Saturday, April 3, 2010



Upon the rolling heath the prickly gorse
asserts its right to hold its ground by force:
ten thousand lances challenge earth and sky
among the tines its yellow pennants fly.

Beneath its boughs the purple heather grows
and spreads unhindered to the briar rose.
The wiry broom has no sharp armoury
but once adorned the helm of chivalry.

No heavy cavalry or armoured knights
clash in these valleys or the woodland heights,
and where the scrub gives way to hawthorne patch,
no entry there on pain of prick or scratch.

Here the crab-apple and the blackthorn thrives,
their flowers feeding wild apian hives,
whose voices murmur on the summer breeze
against the woodwind chorus of the trees.

What seems an entrance to the tangled wood
is fearsome thicket that has long withstood
rash incursions of animal or man,
but dauntless we must enter if we can.


In dreams the thicket rises once again
barring entry to sleeping realms of pain,
where rupturing the thorny mystery
would reveal nature's hidden theurgy.

Why are there thorns if not to cause us pain,
dire warnings never to return again,
but in our hearts, desire and instinct knows
there flourishes within a perfect rose.

Impenetrable is the inner way:
on waking its clear vision falls away,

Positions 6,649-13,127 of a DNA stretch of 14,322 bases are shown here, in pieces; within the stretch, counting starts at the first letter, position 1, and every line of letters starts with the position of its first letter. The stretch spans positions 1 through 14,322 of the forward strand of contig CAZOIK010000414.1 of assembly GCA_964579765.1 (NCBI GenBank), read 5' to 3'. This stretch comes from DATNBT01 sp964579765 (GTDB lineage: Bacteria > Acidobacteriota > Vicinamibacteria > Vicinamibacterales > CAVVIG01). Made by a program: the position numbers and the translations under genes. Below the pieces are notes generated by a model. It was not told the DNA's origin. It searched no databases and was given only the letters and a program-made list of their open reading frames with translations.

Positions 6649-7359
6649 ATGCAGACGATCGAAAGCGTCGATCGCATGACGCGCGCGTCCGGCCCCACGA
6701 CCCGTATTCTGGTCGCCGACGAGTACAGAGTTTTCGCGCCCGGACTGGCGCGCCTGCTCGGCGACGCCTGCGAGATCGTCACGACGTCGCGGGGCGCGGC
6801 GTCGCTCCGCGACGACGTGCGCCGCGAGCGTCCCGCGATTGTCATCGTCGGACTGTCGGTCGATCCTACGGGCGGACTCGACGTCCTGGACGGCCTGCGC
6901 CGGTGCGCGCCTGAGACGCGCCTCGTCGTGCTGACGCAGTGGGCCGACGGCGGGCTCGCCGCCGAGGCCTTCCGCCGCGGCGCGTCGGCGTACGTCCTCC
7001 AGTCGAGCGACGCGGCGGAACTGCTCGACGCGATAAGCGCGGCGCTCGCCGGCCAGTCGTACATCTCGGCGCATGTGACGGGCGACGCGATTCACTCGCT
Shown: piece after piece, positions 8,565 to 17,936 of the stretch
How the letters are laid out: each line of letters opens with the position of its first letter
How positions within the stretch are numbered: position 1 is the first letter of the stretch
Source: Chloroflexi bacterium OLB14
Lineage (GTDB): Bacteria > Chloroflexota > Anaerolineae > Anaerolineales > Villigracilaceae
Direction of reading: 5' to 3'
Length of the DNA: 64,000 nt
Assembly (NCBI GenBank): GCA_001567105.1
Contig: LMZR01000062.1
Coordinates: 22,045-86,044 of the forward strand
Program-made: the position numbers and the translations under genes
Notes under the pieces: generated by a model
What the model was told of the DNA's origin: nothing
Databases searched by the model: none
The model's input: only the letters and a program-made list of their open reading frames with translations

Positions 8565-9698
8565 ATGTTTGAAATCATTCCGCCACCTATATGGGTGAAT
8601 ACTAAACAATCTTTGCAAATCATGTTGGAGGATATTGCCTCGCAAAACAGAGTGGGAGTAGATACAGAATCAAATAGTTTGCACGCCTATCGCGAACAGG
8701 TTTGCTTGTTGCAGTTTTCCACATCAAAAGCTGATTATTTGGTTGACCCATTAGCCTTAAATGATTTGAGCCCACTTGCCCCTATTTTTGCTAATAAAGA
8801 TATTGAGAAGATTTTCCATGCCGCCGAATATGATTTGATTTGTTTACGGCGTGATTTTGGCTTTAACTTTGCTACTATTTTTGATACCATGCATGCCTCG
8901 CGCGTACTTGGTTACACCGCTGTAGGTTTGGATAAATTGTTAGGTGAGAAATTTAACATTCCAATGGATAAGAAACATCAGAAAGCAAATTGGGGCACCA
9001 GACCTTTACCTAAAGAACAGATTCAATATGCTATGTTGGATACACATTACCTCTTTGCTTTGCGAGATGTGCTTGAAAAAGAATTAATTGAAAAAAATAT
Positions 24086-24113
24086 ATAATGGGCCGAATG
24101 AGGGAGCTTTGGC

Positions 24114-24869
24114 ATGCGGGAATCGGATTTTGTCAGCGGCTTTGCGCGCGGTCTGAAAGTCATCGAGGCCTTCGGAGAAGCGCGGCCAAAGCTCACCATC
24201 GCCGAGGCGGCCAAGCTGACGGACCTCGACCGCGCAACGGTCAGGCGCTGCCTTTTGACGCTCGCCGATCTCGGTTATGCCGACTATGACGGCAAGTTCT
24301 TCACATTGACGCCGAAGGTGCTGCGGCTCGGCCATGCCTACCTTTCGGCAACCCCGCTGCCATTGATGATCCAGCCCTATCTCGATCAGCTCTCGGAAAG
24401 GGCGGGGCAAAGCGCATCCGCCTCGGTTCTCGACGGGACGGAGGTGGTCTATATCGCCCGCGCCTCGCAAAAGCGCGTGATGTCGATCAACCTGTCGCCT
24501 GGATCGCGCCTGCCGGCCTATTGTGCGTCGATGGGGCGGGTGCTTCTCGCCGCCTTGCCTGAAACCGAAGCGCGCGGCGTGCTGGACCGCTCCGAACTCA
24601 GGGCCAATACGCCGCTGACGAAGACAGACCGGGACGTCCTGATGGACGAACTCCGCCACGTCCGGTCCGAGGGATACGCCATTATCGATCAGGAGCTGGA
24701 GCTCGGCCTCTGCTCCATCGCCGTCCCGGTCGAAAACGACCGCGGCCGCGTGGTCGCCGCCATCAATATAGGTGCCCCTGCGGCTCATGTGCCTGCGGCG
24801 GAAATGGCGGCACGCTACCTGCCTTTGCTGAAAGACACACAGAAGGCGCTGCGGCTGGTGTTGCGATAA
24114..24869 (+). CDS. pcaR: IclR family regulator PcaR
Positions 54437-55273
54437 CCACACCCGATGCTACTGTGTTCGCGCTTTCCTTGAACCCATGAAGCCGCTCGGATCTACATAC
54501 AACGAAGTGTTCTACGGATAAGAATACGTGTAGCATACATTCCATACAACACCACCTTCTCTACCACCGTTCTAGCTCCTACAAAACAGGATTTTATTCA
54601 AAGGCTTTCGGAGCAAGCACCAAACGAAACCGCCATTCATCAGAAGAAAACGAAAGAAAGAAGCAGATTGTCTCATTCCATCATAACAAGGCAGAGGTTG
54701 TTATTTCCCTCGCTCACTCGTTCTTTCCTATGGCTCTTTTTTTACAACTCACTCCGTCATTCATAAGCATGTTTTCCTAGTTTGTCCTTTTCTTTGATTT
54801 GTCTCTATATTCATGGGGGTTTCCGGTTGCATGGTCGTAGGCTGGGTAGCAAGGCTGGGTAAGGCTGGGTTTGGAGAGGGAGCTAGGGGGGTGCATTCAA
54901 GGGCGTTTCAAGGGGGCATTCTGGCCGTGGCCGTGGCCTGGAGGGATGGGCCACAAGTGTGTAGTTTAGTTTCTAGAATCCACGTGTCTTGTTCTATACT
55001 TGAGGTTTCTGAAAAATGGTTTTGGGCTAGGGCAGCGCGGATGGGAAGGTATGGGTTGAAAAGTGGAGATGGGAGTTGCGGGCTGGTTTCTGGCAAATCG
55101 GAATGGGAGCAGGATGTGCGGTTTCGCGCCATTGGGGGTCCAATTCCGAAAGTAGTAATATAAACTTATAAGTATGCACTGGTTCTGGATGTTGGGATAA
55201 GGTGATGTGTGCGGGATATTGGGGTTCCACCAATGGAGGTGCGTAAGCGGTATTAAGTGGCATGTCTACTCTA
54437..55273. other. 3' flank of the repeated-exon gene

the scent persisting in the light of day,
to haunt our being when we flee away.

The children in the wood are terrified
by every tree and thicket that may hide
the scabrous wing or yellowed toothy smile,
of phantom woodsman or the crocodile.

With forests levelled to the ground and all
the land used up for agricultural
production and the sprawling cityscape:
from this dark fate there can be no escape.

The wire once used to hem the cattle in
has been refined to cut and slice the skin
of that tender animal called mankind
who takes delight in torturing the mind.


Army of spiders dressed in sparkling grey,
in the ubiquitous dew at break of day,
the touch of steel upon a downy cheek,
a slake of water from a brackish creek.

Fear lies like a mist, frozen to the ground,
as each warrior feels the imagined wound
that will strike him down in this last battle,
falling on the heath like slaughtered cattle.

Then the flight through the thorn wood and the fall
caught in the thicket, where he cannot crawl,
the nightmare returns as the barbs cut deep
but in this fatal hour he dare not weep.

The roots of fear sink deep into the mind,
lacking nourishment from the ravaged rind,
they seek answers to the roseate riddle
sifting leaden truths through death's dark griddle.

At the limits of each sense doors open
onto a unity of pain, omen
of the dark entanglements of the blood
and the infernal thicket in the wood.

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